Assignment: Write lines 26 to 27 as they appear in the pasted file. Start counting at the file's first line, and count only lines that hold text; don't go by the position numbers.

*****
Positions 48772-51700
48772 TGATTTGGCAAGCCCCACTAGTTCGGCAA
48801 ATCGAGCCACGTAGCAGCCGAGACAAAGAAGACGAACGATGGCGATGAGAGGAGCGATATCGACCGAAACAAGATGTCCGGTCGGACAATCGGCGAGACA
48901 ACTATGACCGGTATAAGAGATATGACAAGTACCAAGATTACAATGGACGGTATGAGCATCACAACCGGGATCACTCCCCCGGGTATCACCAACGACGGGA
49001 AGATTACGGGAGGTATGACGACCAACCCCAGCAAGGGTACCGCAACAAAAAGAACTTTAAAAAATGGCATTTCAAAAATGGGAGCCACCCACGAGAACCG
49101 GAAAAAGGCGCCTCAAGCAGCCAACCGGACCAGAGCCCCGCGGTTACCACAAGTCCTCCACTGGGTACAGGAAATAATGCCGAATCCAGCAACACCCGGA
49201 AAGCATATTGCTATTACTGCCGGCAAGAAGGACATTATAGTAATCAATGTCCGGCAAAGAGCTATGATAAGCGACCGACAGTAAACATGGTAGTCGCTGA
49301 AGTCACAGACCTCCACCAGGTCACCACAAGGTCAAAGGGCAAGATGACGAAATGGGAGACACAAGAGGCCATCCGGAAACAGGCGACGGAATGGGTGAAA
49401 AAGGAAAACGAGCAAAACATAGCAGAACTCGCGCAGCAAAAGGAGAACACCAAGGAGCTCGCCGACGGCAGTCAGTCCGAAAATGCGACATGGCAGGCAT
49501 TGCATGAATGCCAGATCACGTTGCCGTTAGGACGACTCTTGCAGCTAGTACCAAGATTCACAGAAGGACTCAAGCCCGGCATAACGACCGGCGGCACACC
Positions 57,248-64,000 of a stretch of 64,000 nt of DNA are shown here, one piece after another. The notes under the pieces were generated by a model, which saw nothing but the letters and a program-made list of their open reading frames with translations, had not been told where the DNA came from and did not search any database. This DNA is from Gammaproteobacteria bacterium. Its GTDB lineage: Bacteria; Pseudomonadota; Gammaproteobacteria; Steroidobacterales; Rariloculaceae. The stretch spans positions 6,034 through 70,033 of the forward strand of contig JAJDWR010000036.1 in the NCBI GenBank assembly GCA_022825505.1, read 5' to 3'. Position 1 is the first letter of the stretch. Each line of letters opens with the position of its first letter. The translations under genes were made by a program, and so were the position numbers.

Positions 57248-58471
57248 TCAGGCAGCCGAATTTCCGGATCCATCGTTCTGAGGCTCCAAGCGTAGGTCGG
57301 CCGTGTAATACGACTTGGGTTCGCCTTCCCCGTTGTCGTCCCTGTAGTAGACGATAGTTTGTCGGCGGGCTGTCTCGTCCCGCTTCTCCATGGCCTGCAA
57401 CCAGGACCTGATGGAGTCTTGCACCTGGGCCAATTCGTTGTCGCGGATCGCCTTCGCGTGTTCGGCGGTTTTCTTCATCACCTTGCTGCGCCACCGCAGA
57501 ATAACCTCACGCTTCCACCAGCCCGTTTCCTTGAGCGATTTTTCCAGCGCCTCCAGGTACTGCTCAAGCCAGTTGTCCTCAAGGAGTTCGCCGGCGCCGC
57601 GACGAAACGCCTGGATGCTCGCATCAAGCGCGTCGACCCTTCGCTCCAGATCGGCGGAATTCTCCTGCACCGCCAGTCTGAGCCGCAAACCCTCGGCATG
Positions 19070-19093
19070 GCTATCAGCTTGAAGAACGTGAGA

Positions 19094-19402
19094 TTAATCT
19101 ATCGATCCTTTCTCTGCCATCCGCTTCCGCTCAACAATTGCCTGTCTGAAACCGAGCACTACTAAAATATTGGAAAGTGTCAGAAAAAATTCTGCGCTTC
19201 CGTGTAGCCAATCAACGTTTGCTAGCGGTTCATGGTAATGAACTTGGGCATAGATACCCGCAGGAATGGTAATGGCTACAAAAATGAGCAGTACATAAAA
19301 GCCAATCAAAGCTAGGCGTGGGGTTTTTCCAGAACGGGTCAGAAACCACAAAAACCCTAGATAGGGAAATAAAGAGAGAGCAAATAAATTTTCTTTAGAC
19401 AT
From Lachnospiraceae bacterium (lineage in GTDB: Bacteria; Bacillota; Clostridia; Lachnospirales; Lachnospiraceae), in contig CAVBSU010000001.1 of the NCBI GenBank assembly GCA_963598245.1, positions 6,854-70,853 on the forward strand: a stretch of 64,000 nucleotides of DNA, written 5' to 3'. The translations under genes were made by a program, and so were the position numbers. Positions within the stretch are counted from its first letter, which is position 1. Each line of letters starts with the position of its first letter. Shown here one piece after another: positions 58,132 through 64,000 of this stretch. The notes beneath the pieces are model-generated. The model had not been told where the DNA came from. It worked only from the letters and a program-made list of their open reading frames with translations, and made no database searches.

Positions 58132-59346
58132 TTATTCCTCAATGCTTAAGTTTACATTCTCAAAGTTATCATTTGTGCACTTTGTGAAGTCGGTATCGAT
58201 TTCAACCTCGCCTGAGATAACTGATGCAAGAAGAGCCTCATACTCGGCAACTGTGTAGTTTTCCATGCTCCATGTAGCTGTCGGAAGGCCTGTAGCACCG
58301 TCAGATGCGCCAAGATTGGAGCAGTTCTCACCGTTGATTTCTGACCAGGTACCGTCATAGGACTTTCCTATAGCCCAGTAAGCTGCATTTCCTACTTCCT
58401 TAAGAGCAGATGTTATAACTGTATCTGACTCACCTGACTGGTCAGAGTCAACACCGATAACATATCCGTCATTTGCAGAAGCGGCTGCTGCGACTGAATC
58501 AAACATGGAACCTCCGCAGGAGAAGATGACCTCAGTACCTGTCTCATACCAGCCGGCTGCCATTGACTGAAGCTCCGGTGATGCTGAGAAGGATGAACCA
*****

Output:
From Lachnospiraceae bacterium (lineage in GTDB: Bacteria; Bacillota; Clostridia; Lachnospirales; Lachnospiraceae), in contig CAVBSU010000001.1 of the NCBI GenBank assembly GCA_963598245.1, positions 6,854-70,853 on the forward strand: a stretch of 64,000 nucleotides of DNA, written 5' to 3'. The translations under genes were made by a program, and so were the position numbers. Positions within the stretch are counted from its first letter, which is position 1. Each line of letters starts with the position of its first letter. Shown here one piece after another: positions 58,132 through 64,000 of this stretch. The notes beneath the pieces are model-generated. The model had not been told where the DNA came from. It worked only from the letters and a program-made list of their open reading frames with translations, and made no database searches.

Positions 58132-59346